Rectangular Glass Top Table
- Placed or having parts placed at right angles
- In Euclidean plane geometry, a rectangle is any quadrilateral with four right angles. The term is occasionally used to refer to a non-square rectangle. A rectangle with vertices ABCD would be denoted as .
- Denoting or shaped like a rectangle
- (of a solid) Having a base, section, or side shaped like a rectangle
- having four right angles; "a rectangular figure twice as long as it is wide"
- orthogonal: having a set of mutually perpendicular axes; meeting at right angles; "wind and sea may displace the ship's center of gravity along three orthogonal axes"; "a rectangular Cartesian coordinate system"
- Present formally for discussion or consideration at a meeting
- a piece of furniture having a smooth flat top that is usually supported by one or more vertical legs; "it was a sturdy table"
- Postpone consideration of
- a set of data arranged in rows and columns; "see table 1"
- postpone: hold back to a later time; "let's postpone the exam"
Folding Craft Station Finish / Work Surface: Silver / Blue Glass
13220 Finish / Work Surface: Silver / Blue Glass Pictured in Black / White Features: -Folding craft station. -Available in black finish with white glass or silver finish with blue glass. -Heavy gage steel construction for durability. -Tempered safety glass top. -6 Angle adjustment from flat to 35 degrees. -Four removable side trays for supplies. -Four floor levelers for stability. -24'' Slide up pencil ledge. -Blue folding craft station can be used as a light table. -Manufacturer provides ten year warranty. -Main work surface area dimensions: 36'' W x 25'' D.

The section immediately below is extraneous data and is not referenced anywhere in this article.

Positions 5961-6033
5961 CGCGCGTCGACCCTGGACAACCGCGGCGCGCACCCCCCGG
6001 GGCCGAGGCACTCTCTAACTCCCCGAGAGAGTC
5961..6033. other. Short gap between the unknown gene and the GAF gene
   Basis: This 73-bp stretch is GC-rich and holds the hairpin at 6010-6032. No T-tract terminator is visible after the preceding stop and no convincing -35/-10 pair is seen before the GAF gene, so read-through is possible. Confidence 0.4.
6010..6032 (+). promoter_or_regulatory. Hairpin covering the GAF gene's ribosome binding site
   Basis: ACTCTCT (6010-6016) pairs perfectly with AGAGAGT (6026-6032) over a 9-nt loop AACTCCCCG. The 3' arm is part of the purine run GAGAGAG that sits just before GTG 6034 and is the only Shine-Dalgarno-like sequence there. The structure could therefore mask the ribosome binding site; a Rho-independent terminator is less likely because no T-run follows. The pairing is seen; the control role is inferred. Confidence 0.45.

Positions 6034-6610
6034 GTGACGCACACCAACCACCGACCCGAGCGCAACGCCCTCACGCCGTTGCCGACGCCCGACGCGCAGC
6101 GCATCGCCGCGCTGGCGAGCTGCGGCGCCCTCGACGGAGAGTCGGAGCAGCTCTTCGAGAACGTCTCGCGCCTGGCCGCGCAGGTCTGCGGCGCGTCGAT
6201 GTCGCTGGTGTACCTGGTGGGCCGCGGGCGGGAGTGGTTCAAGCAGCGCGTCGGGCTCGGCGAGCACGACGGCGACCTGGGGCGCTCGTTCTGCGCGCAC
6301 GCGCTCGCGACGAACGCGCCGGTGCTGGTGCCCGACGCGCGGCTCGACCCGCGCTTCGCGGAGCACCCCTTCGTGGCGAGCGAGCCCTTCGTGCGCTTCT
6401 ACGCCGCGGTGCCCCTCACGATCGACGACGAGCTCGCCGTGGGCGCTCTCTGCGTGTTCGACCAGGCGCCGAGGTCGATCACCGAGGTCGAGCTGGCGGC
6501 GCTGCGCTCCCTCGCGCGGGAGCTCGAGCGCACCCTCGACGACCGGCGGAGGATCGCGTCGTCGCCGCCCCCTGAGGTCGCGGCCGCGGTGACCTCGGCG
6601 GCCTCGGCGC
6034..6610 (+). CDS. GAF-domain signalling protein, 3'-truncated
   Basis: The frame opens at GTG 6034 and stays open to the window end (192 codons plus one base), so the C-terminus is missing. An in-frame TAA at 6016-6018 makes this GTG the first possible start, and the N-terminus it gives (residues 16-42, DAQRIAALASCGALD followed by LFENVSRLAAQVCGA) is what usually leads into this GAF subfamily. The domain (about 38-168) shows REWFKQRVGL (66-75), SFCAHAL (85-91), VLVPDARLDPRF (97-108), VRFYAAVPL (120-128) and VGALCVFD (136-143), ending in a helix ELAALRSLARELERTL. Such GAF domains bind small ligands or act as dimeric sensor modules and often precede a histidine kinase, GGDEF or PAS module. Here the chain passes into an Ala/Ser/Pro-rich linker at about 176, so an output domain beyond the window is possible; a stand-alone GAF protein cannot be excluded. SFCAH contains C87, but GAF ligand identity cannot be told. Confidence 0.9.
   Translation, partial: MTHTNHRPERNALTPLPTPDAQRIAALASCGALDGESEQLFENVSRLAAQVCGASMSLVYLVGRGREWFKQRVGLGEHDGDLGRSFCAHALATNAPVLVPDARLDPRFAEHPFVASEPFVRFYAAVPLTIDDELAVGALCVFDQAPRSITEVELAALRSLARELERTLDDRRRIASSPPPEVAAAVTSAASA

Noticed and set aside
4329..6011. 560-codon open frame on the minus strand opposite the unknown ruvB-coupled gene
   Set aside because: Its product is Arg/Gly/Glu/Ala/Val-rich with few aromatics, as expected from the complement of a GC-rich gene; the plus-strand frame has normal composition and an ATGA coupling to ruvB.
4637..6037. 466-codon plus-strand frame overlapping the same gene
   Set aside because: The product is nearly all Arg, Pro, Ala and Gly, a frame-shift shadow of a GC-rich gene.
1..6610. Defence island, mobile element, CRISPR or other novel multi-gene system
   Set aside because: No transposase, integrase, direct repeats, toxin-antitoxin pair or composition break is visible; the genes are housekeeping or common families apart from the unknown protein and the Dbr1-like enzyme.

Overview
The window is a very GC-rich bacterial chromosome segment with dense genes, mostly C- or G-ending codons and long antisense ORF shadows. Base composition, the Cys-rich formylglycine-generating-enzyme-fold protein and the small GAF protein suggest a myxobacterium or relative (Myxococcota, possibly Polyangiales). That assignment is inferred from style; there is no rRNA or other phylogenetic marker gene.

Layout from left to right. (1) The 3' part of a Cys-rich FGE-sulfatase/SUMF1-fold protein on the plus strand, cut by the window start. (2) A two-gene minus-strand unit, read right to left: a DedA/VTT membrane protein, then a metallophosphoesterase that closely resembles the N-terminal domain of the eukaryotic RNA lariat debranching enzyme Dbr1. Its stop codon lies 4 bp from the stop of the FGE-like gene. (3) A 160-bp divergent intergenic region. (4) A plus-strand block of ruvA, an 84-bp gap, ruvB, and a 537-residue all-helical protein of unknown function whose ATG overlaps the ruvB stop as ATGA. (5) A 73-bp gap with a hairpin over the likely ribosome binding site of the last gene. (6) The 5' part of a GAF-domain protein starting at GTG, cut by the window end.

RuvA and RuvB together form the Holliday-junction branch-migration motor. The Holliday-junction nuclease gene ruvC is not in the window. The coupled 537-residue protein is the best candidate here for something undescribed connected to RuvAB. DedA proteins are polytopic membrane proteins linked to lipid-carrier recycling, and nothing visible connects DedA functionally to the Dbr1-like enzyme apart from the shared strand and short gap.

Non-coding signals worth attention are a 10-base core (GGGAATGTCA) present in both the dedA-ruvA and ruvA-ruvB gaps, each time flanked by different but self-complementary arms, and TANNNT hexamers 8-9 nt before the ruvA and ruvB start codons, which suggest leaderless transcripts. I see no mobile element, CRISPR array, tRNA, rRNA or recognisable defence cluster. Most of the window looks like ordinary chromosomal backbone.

A Highly Important Egyptian New Kingdom Fragmentary Cast, Cut, and Polished Glass Head of a Pharaoh, Possibly Amenhotep III, with Black Glass and Alabaster Inlay, Of the Highest Importance for the Stu
Glass, 1400-1350 B.C.E.
Egyptian, 18th Dynasty, 1400-1350 B.C.
Opaque medium blue glass, inlaid with black glass and alabaster (?).
Lost wax cast, cut and polished.
Three major joining fragments, several smaller joining wedges and chips1); two nonjoining fragments; patches of limely accretion and some evidence of devitirification.
Largest fragment Height 16.8cm, Width (across the back) 16.2cm,
Three dimensional glass sculpture is rare in antiquity, it may be just chance that so little survives. So, even though it has been more than forty years since an Egyptologist, specializing in glass, published all of the sculpture in glass known from Egypt, his work still remains the basic catalogue2). A few additional works have come to light but not much more has been published3).
In the second and first millennium B.C. glass was a rare and costly material which was highly prized and its production jealously guarded. On occasion, objects seem to have been turned over to hard stone carvers in order to produce a work of three dimensions. The Miho glass head would appear to be one of these exceptions. Glass sculpture is even more rare in the Near East. Early pendants representing the goddess Astarte exist from various excavations4) but they are simple and pressed into an open mold. They date from the mid-15th to the 13th century B.C. The only materials remotely comparable to the Egyptian head are the fragments of inlays and appliques5) which suggest that glass was used primarily to embellish stone and wooden statues. To date, no evidence exists confirming that such statues in the Near East were made entirely of glass even later in the 1st millennium.
With the invention of glassblowing at the end of the first millennium and the subsequent popularity of glass as a common material, little evidence of glass sculpture exists. The foreleg of a horse in black glass provides a single clue that glass was used on a monumental scale for Roman sculpture6). Two small scale copies of the famous Greek sculpture of the Cnidian Aphrodite7) are known. A tantalizing diminutive head of the Emperor Augustus and a somewhat increasing assortment of imperial glass heads are preserved8). Thousands of inlays exist and hundreds of extraordinary luxury vessels attest to the virtuosity of the Roman glassmaker. Yet over this period of nearly two millennia, little evidence either in the literature or from archaeological study exists to establish glass as a medium of three dimensional sculpture.